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Written By: Howard Gordon and Tim Minear

Directed By: Tucker Gates


The death of a much loved character like Doyle's so suddenly and unexpectedly provides an occasion in which to produce an outstanding piece of television.  “Hero” could have been such a piece but because of its flaws we got instead a very good piece of television and that is a pity.



The core of this episode’s problems lie in its treatment of its subject matter.  Having dipped its toe in the area of cultural and racial identity in "Bachelor Party", ANGEL, in "Hero",  plunges headfirst into the issue of racism at its most brutal and violent - genocide.   Unfortunately, it did so with all the subtlety of the proverbial bull in a china shop.  Whereas in "Bachelor Party" we had a cleverly nuanced look at a clash of cultural values, in "Hero" the writers reached for the most extreme stereotypes to paint a picture in the starkest black and white.  On the one hand we had evil pure-blood genocidal Nazis and on the other brave, decent, caring families complete with cute teenagers.  I mean could the writers have been any more blatant? There is, in particular, no attempt to explain the Scourge’s ideology except in the most crude terms:


Commander:  "The other day I was asked: 'Why hunt the mongrel?  Doesn't its very inferiority guarantee that it poses no threat?  Won't it die of it's own innate mortal stupidity?  Let me tell you, even the smallest of vermin need be addressed.  Half-breeds.  Worse.  They keep crossbreeding.  Forever diluting our precious demon blood with *their* weak simpering humanity. ….If we allow this to happen, it's as good as giving up the call to evil altogether. It's as good as becoming human ourselves.  Well, I say NEVER!   I say we will not stop until each and every half-breed is erased and our purity rules this planet!  We will not stop because the Higher Order demands it!”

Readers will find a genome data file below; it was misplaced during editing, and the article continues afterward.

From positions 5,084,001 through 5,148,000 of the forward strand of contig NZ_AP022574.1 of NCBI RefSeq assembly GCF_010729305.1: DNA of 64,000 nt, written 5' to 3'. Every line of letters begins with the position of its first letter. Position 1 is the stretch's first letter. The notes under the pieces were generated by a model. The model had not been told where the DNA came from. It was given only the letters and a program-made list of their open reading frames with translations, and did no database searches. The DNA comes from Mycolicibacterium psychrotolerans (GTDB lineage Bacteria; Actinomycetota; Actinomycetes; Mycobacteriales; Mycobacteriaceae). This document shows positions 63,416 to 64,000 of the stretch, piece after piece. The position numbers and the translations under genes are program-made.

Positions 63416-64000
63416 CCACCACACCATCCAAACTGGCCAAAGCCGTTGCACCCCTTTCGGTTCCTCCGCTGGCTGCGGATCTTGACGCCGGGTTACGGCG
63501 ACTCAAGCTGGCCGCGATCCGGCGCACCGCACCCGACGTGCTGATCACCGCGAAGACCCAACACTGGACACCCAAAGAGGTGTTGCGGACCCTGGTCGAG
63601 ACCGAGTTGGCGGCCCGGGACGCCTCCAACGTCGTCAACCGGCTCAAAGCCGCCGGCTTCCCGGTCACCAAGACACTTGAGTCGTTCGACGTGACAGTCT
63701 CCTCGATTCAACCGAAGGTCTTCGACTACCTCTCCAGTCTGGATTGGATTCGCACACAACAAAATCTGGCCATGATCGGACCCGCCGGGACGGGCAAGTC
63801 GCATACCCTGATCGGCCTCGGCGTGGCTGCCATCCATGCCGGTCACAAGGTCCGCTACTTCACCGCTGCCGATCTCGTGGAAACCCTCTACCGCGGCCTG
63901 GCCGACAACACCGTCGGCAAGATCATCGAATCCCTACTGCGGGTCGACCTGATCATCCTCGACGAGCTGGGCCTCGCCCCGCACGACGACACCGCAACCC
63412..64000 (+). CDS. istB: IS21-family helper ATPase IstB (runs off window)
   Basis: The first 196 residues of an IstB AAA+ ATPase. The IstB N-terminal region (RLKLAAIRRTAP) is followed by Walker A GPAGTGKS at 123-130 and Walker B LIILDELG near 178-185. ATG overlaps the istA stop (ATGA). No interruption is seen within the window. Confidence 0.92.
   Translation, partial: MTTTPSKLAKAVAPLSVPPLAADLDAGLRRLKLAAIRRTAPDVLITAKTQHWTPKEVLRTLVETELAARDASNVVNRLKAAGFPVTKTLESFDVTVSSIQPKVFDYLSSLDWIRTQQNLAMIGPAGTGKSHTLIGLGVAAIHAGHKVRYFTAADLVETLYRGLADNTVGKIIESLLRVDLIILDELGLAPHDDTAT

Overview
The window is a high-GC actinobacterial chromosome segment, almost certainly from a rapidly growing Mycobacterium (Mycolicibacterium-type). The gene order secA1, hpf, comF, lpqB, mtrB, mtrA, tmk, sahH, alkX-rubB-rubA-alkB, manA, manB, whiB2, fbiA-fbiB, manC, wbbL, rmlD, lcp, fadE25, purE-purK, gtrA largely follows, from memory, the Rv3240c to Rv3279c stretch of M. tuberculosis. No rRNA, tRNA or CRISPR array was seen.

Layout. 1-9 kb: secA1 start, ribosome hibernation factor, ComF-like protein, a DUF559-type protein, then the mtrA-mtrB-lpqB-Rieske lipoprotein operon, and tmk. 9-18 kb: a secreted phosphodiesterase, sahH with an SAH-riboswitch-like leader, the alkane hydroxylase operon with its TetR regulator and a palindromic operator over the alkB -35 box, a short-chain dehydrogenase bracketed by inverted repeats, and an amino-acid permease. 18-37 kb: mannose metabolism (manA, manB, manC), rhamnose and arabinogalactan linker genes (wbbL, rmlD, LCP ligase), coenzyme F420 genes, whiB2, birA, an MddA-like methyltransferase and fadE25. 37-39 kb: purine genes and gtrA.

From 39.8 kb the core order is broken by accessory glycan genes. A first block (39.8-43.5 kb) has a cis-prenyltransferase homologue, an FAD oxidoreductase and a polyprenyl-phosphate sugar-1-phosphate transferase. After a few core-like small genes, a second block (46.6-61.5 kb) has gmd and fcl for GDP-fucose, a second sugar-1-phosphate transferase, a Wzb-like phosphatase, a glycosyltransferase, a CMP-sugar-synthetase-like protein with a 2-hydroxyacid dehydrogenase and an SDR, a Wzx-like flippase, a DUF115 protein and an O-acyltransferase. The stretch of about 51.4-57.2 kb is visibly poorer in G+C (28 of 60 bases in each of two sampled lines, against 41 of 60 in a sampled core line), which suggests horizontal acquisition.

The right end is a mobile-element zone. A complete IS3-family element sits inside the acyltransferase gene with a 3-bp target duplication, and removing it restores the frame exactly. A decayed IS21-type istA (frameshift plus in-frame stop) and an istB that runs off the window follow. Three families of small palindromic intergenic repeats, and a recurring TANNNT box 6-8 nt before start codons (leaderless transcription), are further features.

This is a statement of pure, blind prejudice, nothing more.  If we assume that demon’s need no reason to hate and kill then there is no need to go into the motivation of the Scourge any deeper.  But both BUFFY and ANGEL use the supernatural as a metaphor for real problems in life.  Racial hatred is a  very important phenomenon and is, accordingly, a natural subject matter for examination in this way.  But the whole point of using this technique is lost if the only thing the viewer takes from it is “genocide is a bad thing”. As Spike would have put it:

 “To coin a popular Sunnydale phrase: ‘duh!’”

Here I am not saying that the writers should have been more balanced in their presentation of a racist ideology.  What I am saying is that the phenomenon of racial intolerance is  more complex than we saw in “Hero” and that the metaphor could have been used to explore so many different aspects of the issue.  For example, why did the pure-blood demons despise half-breeds?  In other words is racism the result of economic competition?  Is it fostered by leaders with a vested interest in creating division?  Is it a matter of historical experience arising from stories of past wrongs?  Is it something visceral in us all?  Is it a combination of all of these.  Moreover, the strength of racial hatred will vary and this will produce tensions between “true believers” and others.  To what extent do the others go along with the actions of the true believers?  Do they resist out of principle, or do they go along for the quiet life? 

As a matter of fact one of the reasons why I do not object in principle to the thinly disguised Nazi imagery and the 1940's look and feel (down to the motorcycle Angel stole) is because "Hero" had an opportunity to explore some of these issues by reference to how the Nazi state developed and behaved.   The story of Germany in the 1930’s and 1940’s remains one of the World’s great social mysteries and a hotly debated subject to this day. This was an advanced, highly civilized and educated state.  How do you account for the phenomenon of genocide as we see practiced by the servants and agents of that state and how do we define and understand the attitude of those individuals and everyone else in the state?  This is a huge and complex topic.

Not only that but the parallels with the Nazi state open up all sorts of dramatic possibilities because that state was not only built on an expressly racist ideology and was strongly militarist in character (like the Scourge) but also lacked a clear unified power structure.  Instead it consisted of personal fiefdoms competing with each other to see which was ideologically "sounder" and using the "race card" against each other.  Allegations that so and so had "Jewish blood" were common currency in the power struggles.  There is so much material here to draw upon to make the Scourge a truly memorable villain.